For He loves the little children of the world.4

Perhaps the most well known children’s song is “Jesus Loves Me.” It was composed in 1860 by Anna B. Warner, after Anna’s sister Susan had asked her to write a song for a Sunday school teacher who wanted to cheer a dying boy. Later, David Rutherford McGuire added stanzas two and three. The song first appeared in the Anna B. Warner novel, Say and Seal.5 In 1862 William B. Bradbury composed the music and added the refrain.

Jesus Loves Me
Jesus loves me! This I know
For the Bible tells me so.
Little ones to Him belong;
They are weak, but He is strong
“Yes Jesus loves me!
Yes Jesus loves me!
Yes Jesus loves me!
for the Bible tells me so.

“Jesus loves me! This I know,
As He loved so long ago,
Taking children on his knee,
Saying, ‘Let them come to me.’

“Jesus loves me still today,
Walking with me on my way,
Wanting as a friend to give
Light and love to all who live.

“Jesus loves me! He who died
Heaven’s gate to open wide;
He will wash away my sin,
Let His child come walking in.

“Jesus loves me! He will stay
Close beside me all the way;
Thou has bled and died for me,
I will henceforth live for Thee.

(Note: this next stanza which was central to the original inspiration and function of the composition is today commonly omitted in hymnals)

Jesus loves me! Loves me still,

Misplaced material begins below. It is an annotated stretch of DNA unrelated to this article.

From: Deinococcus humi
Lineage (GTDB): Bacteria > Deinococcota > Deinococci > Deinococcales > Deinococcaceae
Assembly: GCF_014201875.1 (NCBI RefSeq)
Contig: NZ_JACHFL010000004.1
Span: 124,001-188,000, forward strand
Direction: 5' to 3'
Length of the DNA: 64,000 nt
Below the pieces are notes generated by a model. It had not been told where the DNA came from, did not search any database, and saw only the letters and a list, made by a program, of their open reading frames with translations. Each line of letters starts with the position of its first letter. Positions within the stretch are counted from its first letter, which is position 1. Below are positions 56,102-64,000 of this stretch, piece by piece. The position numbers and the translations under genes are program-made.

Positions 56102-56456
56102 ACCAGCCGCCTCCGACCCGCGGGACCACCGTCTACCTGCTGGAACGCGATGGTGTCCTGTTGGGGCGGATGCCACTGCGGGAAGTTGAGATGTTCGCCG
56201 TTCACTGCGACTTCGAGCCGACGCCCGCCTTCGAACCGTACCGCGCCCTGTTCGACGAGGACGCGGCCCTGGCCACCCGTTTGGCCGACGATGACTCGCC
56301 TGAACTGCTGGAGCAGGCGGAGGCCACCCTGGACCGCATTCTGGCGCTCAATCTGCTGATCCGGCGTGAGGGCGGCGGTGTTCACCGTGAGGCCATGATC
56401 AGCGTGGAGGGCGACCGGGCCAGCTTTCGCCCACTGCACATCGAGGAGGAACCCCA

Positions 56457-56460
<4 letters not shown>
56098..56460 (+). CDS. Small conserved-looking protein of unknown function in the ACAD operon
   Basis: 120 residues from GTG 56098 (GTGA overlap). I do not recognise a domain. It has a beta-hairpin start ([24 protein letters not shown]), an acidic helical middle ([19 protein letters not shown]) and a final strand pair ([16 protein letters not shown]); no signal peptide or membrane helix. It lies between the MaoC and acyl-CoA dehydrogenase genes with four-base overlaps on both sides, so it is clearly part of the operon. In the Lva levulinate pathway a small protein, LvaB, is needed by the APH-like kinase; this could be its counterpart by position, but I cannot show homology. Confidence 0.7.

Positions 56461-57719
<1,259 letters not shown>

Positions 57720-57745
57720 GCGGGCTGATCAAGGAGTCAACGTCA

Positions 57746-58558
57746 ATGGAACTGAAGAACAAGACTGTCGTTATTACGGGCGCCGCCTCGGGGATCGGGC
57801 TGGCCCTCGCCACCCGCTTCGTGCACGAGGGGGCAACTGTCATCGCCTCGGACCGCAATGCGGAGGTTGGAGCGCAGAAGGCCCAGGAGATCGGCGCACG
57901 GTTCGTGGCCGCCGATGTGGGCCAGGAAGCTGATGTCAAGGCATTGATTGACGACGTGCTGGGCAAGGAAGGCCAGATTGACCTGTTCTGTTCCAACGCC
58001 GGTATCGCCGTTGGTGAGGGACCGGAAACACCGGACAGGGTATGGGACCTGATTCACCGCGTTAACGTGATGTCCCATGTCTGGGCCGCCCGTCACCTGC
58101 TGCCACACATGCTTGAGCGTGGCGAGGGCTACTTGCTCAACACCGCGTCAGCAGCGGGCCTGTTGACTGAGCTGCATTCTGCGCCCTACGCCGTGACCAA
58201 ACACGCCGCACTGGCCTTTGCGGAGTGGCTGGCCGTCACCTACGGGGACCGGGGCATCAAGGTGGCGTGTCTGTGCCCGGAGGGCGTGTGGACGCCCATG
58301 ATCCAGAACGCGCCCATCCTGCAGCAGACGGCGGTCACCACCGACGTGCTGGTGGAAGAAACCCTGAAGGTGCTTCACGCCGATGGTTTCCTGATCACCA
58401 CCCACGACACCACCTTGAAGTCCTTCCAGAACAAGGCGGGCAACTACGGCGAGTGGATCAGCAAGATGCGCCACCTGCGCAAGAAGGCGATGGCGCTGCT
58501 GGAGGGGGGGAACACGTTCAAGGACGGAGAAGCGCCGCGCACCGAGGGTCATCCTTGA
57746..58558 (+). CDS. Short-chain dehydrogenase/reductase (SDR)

Though I’m very weak and ill,
That I might from sin be free
Bled and died upon the tree.”6

African American mothers, beginning at the time of slavery, have had the twisting pain of taking care of the babies and young children of other mothers, while leaving their children outside of the warmth and comfort of their care. The lyrics of this lullaby often sung to rock a white baby to sleep, also captures the pain of a mother aching and worrying about her child who is not being rocked and held.

All the Pretty Little Horses (Traditional)
Hush-a-bye, don't you cry
Go to sleep you little baby
When you wake, you shall have cake
And all the pretty little horses
Blacks and bays, dapple and greys
All the pretty little horses

Way down yonder, down in the meadow
lies my poor little baby
The bees and the flies pickin' on its eyes
Poor little child’s crying Mama
Hush-a-bye, don't you cry
go to sleepy little baby
when you wake, you shall have cake
and all the pretty little horses.

V. A Safety Zone for Children (Within the Home, the Community, and the Church)

As we move further into the twenty-first century, within our communities, churches, schools and families there are endless dangers on the journey of child rearing. Many of our children now grow up without being invited into a church family. This situation, which is not only local but global too, impacts our many efforts to act as responsible parents and caretakers to all children, especially children being born into brutal and fractured societies. For example, there are child soldiers in Sierra Leone and Central Africa, children of 8 and 9 years are forced to commit acts of brutality against other children, forced to kill or be killed, and kept drugged so they have no time to internally focus on what their acts are doing to them. There are groups trying to find ways to assist these children to find their way forward, to be healed from their internal horror, and to be reconnected to communities. It is hard for these young children, and hard for the communities who still carry the scars of these battles on their bodies, and who mourn those they have buried. How does the church become a global safety zone for our young people? And how viable are programs that we put in place to deal with these problems?

B. The United Nations and UNICEF